Known as Kierkegaard’s birth place and having the Little Mermaid statue as main landmark, Copenhagen was ranked high in international surveys for its quality of life and is one of the world’s most liveable cities. Uncover the secrets of the Danish people, recognised as the happiest people in the world and enjoy Copenhagen, a city literally having more bicycles than inhabitants.
The Copenhagen universities and acknowledge worldwide for being research-based, having a variety of research programmes, and for helping students gain analytical and innovative skills.
Copenhagen is the capital and most populated city of Denmark. The city stretches across parts of the island of Amager and contains the enclave of Frederiksberg.
Copenhagen is one of the richest cities in the world and the economic and financial centre of Denmark. Having a local powerful economy, the city’s major sectors are: the service sector, especially transport and communications, trade, finance, education and healthcare, pharmaceuticals, biotechnology, tourism.
Big companies with headquarter or local offices in Copenhagen are: Novo Nordisk, Carlsberg and Novozymes, EAS, Matas, Saxo Bank, Velux, Maersk Group, IBM, Nokia, PwC, Ikea, L’Oréal.
You can never get bored in Copenhagen as you will find an interesting attraction at every corner and this city really has a little something for everyone. Nicknamed "the City of Spires", due to its horizontal skyline, representing spires and towers of its churches and castles, in Copenhagen you can admire an amazing and quite unique architecture, from Medieval buildings to Rococo mansions.
Some of the most popular attractions in Copenhagen:
If you feel like seeing a play, check out the Royal Theatre or the Royal Academy of Fine Arts.
Go to the Botanical Gardens, Kastellet Park or have fun at the Copenhagen Zoo. If you like cycling, the city planning of Copenhagen was made in favour of cyclists and pedestrians so you're in the right place.
Sport fans can enjoy plenty of activities and events, like the Copenhagen Historic Grand Prix, a race for antique cars, watch matches of football, handball, rugby.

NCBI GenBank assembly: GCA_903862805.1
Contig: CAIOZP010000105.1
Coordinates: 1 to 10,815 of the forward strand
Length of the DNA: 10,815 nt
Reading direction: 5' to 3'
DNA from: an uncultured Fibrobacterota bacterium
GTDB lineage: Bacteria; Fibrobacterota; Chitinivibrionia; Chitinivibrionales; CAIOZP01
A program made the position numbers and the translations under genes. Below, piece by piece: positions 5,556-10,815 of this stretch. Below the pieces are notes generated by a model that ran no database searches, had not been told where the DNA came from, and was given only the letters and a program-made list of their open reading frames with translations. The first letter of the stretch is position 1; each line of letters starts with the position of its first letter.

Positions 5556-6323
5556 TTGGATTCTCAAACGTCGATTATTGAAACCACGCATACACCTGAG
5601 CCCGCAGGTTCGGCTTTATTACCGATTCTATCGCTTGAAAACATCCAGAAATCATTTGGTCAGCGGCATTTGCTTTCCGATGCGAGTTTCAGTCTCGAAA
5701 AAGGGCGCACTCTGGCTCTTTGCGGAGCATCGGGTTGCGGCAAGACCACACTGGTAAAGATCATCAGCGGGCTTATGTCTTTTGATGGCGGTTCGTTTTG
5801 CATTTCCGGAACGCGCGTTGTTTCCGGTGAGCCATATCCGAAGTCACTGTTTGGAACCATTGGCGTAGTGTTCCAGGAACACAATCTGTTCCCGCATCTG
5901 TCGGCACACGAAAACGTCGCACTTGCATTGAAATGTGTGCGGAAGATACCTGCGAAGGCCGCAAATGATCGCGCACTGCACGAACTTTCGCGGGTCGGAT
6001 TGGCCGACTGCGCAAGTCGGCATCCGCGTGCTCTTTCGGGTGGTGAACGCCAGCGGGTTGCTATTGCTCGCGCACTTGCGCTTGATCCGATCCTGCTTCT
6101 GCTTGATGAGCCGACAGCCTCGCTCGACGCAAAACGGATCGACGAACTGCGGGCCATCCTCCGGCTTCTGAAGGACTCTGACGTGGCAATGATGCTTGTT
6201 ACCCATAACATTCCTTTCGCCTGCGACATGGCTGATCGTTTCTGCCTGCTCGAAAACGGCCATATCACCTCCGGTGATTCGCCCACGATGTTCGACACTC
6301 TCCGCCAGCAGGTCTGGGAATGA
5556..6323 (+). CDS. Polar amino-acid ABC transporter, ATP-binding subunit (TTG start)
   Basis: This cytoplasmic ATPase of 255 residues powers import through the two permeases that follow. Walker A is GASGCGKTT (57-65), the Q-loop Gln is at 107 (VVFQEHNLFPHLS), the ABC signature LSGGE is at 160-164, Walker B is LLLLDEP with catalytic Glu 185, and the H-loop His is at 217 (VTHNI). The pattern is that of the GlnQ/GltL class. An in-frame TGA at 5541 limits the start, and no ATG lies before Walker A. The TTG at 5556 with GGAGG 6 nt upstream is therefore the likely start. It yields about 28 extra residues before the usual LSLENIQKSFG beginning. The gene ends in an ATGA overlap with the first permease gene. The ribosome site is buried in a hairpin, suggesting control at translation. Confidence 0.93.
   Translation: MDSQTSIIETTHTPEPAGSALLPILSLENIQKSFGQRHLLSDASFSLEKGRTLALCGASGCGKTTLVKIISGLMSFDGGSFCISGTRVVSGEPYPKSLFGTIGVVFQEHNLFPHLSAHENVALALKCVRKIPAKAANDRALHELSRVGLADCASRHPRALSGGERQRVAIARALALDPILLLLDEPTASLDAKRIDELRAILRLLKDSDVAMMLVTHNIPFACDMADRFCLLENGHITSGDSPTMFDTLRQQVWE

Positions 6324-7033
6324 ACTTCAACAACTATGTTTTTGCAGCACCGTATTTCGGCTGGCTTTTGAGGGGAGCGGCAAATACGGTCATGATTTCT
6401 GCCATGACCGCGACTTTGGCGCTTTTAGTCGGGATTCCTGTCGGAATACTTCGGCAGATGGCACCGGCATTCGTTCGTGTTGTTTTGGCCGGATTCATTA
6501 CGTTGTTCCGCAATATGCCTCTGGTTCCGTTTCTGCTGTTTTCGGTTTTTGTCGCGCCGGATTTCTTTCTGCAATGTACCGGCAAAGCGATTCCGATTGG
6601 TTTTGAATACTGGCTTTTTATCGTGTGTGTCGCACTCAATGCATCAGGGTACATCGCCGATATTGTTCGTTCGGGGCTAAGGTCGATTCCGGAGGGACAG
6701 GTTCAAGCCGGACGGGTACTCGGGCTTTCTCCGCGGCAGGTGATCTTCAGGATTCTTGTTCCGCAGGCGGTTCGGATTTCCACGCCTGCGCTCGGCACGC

In recent years, Copenhagen has also become a gourmet destination, as the city is home to many restaurants with Michelin stars and you surely should not miss trying Danish pastry.
In terms of nightlife, Copenhagen is quite rich in all kinds of bars and eccentric night clubs.
Copenhagen is home to numerous immigrants, mainly from Pakistan, Turkey, Iraq, Morocco, Sweden, Germany, Norway and UK.
As one of the world’s richest cities, with a flourishing and sustainable economy, and with a high quality of living, many multinationals and international business people have set an office or invested here.
In Copenhagen winters are pretty cold and summers are moderately warm. Snow can occur from late December to late April and many rainfalls are recorded from July to September. July is the warmest month with an average daytime high of 22°C (70 °F), while the average high temperatures in winter are between 1 and 3 °C (35 – 37 °F). The average hours of sunshine during winter season are between two hours and one and a half per day.
The main housing options for students in Copenhagen are:
1. Halls of residence – around 400 EUR/month in a single room
2. Rent an apartment – one bedroom apartment is around 750 EUR/month
Copenhagen has a high cost of living, so prepare a minimum budget of around 1,000 EUR/month for all expenses (accommodation, food bills, social activities and public transportation).
Lunch or dinner in a budget restaurant is around 20 EUR, supermarket food bills would lead to around 180 EUR/month. A bus or metro bus pass is around 50 EUR/month.
Founded in 1829, DTU is one of Denmark’s foremost institutions of higher learning. Through collaboration with private and public stakeholders, DTU serves as a driving force for welfare and sustainable value creation by generating new discoveries and inventions that benefit society, protect the environment, and improve people’s lives.
The learning environment is friendly and relaxed with students and teachers debating and exchanging their views in class. Students are expected to make active contributions in class to generate the most stimulating learning environments at the University and to prepare themselves for their future professional careers.